Assault on Washington
THE ASSAULT ON WASHINGTON, DC
In July 1814, the British launched a three-pronged attack. The main thrust of the British fleet ascended the Patuxent River and landed forces at Benedict to march over land to Washington. The U.S. Chesapeake Flotilla would be used as the pretext for this movement up the Patuxent.
A smaller British fleet entered the Potomac River, in part to make the Americans think that was the direction of the invasion but also to take Fort Warburton (now Fort Washington Park) and provide a water retreat route from Washington if needed by the British land forces. A second feint ascended the Chesapeake to raid the upper Bay north of Baltimore and to further confuse and divert American forces.
At the town of Benedict on the Patuxent River, the British reached the head of navigation for the larger vessels, and by August 20, more than 4,100 troops and marines disembarked to begin their march to Washington. Meanwhile, smaller British warships moved upriver to again engage Barney's flotilla. Under order of the Secretary of the U.S. Navy, Barney destroyed his flotilla near Pig Point when pressured by the British approach. Barney's men were sent to the Washington Navy Yard and participated later in the Battle of Bladensburg.
With the route to Washington largely undefended, the British easily advanced, covering the 30 miles in three days. They chose a route through the town of Bladensburg, as it offered the nearest fordable point across the Eastern Branch of the Potomac (now known as the Anacostia River), and would be crossable if the Americans had burned any bridges.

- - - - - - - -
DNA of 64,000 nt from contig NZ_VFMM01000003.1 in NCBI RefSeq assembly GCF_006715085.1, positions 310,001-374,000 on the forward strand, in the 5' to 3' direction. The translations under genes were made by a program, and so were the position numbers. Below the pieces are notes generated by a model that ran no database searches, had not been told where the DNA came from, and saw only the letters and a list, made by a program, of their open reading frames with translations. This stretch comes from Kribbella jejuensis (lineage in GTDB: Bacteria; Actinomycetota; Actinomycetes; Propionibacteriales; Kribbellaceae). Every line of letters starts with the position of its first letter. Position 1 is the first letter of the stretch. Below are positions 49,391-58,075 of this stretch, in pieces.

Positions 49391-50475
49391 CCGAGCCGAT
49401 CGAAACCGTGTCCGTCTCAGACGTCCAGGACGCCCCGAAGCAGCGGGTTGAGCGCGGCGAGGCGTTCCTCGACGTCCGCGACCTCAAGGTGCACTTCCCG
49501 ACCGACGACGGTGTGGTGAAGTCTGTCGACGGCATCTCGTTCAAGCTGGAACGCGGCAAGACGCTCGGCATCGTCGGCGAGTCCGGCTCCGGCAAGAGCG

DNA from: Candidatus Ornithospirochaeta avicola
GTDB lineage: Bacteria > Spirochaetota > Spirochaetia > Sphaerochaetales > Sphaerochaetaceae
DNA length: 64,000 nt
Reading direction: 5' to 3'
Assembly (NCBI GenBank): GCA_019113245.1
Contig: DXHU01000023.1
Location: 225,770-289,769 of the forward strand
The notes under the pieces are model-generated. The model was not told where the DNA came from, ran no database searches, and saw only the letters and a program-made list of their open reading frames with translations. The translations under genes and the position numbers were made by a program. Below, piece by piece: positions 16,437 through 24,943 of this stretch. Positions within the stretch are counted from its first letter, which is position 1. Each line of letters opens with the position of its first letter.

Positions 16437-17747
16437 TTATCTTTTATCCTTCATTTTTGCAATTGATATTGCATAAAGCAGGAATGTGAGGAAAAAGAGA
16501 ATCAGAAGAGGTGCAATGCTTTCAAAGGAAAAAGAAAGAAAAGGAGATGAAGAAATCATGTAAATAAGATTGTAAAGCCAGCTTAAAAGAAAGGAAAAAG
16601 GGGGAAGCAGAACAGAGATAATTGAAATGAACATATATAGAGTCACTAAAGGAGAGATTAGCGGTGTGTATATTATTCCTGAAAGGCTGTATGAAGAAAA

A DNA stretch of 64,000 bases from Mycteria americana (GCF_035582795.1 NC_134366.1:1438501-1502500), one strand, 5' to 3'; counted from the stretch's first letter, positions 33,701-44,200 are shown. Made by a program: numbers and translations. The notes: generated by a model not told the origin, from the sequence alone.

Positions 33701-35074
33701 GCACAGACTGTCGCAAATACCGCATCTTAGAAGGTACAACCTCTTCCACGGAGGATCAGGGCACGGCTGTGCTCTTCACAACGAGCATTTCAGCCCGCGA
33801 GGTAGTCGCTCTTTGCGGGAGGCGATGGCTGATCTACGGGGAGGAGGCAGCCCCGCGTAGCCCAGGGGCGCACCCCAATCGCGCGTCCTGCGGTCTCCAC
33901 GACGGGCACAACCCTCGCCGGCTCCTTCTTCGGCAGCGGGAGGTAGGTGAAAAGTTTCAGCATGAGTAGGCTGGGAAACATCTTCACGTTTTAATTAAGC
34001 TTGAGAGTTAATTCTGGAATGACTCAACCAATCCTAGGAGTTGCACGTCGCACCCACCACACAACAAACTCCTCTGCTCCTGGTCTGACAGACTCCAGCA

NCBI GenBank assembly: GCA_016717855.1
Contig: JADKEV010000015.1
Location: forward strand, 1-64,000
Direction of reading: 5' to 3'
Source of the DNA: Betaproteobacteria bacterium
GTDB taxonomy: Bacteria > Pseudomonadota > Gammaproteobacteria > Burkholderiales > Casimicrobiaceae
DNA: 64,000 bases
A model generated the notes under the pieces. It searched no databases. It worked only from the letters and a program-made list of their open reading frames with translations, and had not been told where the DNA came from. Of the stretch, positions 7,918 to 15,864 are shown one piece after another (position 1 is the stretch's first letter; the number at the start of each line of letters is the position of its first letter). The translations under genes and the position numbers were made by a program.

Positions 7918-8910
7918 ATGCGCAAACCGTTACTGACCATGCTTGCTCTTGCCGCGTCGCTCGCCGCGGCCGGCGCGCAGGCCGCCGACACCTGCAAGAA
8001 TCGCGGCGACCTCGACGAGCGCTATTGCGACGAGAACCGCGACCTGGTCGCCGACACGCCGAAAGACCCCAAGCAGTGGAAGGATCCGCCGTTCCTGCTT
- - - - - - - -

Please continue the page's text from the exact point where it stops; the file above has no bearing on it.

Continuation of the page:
The Americans set up three defensive lines on the west side of the eastern branch of the Potomac at Bladensburg. The poorly deployed troops, with the exception of the Marines and sailors, were routed and fled in a disorderly manner; the British proceeded into Washington. On August 24-25, the British marched down Pennsylvania Avenue and burned many of the public buildings, including the Capitol and the White House. The printing presses at The National Intelligencer building also were destroyed by the British.
Having observed the disastrous Battle of Bladensburg, President Madison and his Cabinet took the British threat seriously and fled the capital. At the White House, Dolley Madison quickly arranged to secure and remove what documents and treasures she could, among them a portrait of President Washington. Important documents such as the Declaration of Independence and the Constitution were rushed by cart from the State Department in Washington to safety in Virginia.
As the government fled the city, and exhausted American combatants straggled to Baltimore over many routes, the British land forces turned south and rejoined the fleet at Benedict. The fleet sailed down the Patuxent and then northward up the Chesapeake Bay to begin an attack on Baltimore.
Did You Know?
Francis Scott Key's patriotic song describing the bombardment of Fort McHenry was first published as a broadside in 1814. The broadside included important details on how the song came to be written and shows that it was originally titled "Defense of Fort M'Henry."